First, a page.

For those of you who may have seen the photograph above and raised an eyebrow in wonder at the paraphernalia therein ~ no, I have not started distilling my own moonshine in the back woods of Waterloo County.
It seems, when the condo my family and I have been renting over the past year was designed, it’s owners were given a selection of “upgrades” to the basic construction by the developers. It is my observation that the building of new homes in most North American suburbs these days is very much akin to the assembly of fast-food combos ~ and probably made with similar amounts of chipboard, glue and vinyl.
Consumers get their basic McNutrition in Combo 1, 2 or 3 ~ but for a few cents more they can Supersize their meal-deal with Biggie Fries and an extra Large Coke. In similar fashion, one’s $X hundred-thousand dollar plus, primarily plastic dwelling can be upgraded further with various additional perks ~ wood laminate (that is….melamine resin derived from formaldehyde…ie plastic!!) flooring, poly fiber wall to wall carpet (more plastic!), or synthetic country kitchen cupboards (more plastic!). In the end, it hurts me to think of consumers paying so much money for plastic, prefab homes.
In any event ~ our very sweet condo owners opted for a selection of lovely aesthetic up-grades but did not choose a hard water faucet for the kitchen sink as one of them. In our area of South Western Ontario, water is very hard. Though hard water is not harmful to the health, left untreated, it leaves very heavy and corrosive mineral deposits in piping and sinks. Most homes in our area are outfitted with a water softening unit, frequently filled with rock salt that dissolves into the water, gradually breaking down the minerals. “Back in the day”, homes with water-softeners also had a separate faucet for hard water, intended for use in drinking, cooking or plant watering. Seems now that such a faucet is a luxury one must pay extra for when having their house built and thus, it was one “up-grade” our land lords did not think was very necessary to select for their rental property.
My family and I were initially neither here-nor-there about the faucet either, until last autumn when I inherited all of my mothers house plants after her passing. Many of the little leafy friends were very old ~ some having been inherited by my own mum from her mother (who died back in 1998) or my paternal grandmother who passed way in 1994. Initial watering with soft, salt-laden tap water quickly began to discolour many of the plants leaves, wilting the shoots of others and worrying me tremendously.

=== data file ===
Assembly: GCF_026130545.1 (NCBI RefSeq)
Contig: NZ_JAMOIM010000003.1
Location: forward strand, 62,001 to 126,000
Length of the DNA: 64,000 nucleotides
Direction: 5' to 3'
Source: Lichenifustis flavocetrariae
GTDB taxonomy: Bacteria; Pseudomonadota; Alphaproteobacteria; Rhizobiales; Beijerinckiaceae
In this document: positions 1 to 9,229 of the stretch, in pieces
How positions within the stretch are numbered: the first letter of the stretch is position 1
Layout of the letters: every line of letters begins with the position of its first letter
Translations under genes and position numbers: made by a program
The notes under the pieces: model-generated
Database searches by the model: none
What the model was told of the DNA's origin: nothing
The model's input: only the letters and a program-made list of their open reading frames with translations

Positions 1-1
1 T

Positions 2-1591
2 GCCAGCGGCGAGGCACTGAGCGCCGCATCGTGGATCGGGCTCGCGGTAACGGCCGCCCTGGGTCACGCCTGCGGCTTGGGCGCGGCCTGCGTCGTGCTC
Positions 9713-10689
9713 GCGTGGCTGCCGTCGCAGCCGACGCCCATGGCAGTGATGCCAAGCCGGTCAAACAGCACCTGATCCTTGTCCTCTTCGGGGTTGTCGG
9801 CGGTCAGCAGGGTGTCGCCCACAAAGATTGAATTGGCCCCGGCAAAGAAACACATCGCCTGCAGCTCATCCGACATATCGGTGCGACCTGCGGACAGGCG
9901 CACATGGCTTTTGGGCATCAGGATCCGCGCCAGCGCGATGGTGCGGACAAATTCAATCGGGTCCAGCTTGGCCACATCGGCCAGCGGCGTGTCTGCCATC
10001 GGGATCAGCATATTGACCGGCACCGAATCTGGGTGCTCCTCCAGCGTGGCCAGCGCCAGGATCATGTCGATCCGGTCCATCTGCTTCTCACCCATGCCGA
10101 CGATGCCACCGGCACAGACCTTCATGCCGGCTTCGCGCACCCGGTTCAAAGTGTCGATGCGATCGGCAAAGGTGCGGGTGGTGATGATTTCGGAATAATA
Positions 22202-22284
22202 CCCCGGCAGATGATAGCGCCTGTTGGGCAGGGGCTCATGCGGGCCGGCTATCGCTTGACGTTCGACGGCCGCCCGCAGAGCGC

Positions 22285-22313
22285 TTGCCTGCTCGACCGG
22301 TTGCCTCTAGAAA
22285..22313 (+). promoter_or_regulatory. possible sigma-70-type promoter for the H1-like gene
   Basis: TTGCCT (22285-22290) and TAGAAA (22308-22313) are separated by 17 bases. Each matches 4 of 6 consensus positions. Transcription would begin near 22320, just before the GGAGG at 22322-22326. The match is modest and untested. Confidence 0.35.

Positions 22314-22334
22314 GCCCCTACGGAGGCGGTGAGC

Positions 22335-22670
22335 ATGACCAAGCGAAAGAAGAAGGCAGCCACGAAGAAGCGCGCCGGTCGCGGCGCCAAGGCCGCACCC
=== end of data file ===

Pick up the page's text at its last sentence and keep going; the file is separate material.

Immediately, I switched to using hard water from the only source available to us through an obscure outdoor water facet located under our back deck. Somewhat inconvenient to reach with watering cans, it was still worth the uncomfortable crouching to secure water our plants favoured better that provided by our indoor tap. Soon, a few feet of hose stretching up onto our deck near the kitchen doors made the indoor plant watering task even easier….until winter arrived.
Forced to winterize in mid-November and drain the out-door pipes to keep them from freezing, I was left without a hard water source and wondered what was to become of my beloved houseplants with only a diet of soft water during the long, frigid season that loomed.
Reflecting upon my rain harvesting in Pakistan, I quickly gathered up as many buckets, pails and containers as I could to begin collecting the last of the season’s rainfall. Reused 1 gallon glass apple cider bottles worked as great storage for the precipitation and once again, we had a pantry of palatable water for our thirsty plants.
As rain turned to snow in early December, I began shoveling the back deck into buckets then allowing the slush to melt in our kitchen before straining it into the cider jugs (with a tin funnel intended for automotive use) for future watering.
So, what may seem like a hobby in the making of good ol’ white lightening from the photo above is, in fact, only an innocent, suburban effort at rain harvesting for the sake of saving several small houseplants, and the sentimental affection I have for them. Well, at least that’s my story…and I’m sticking to it officer.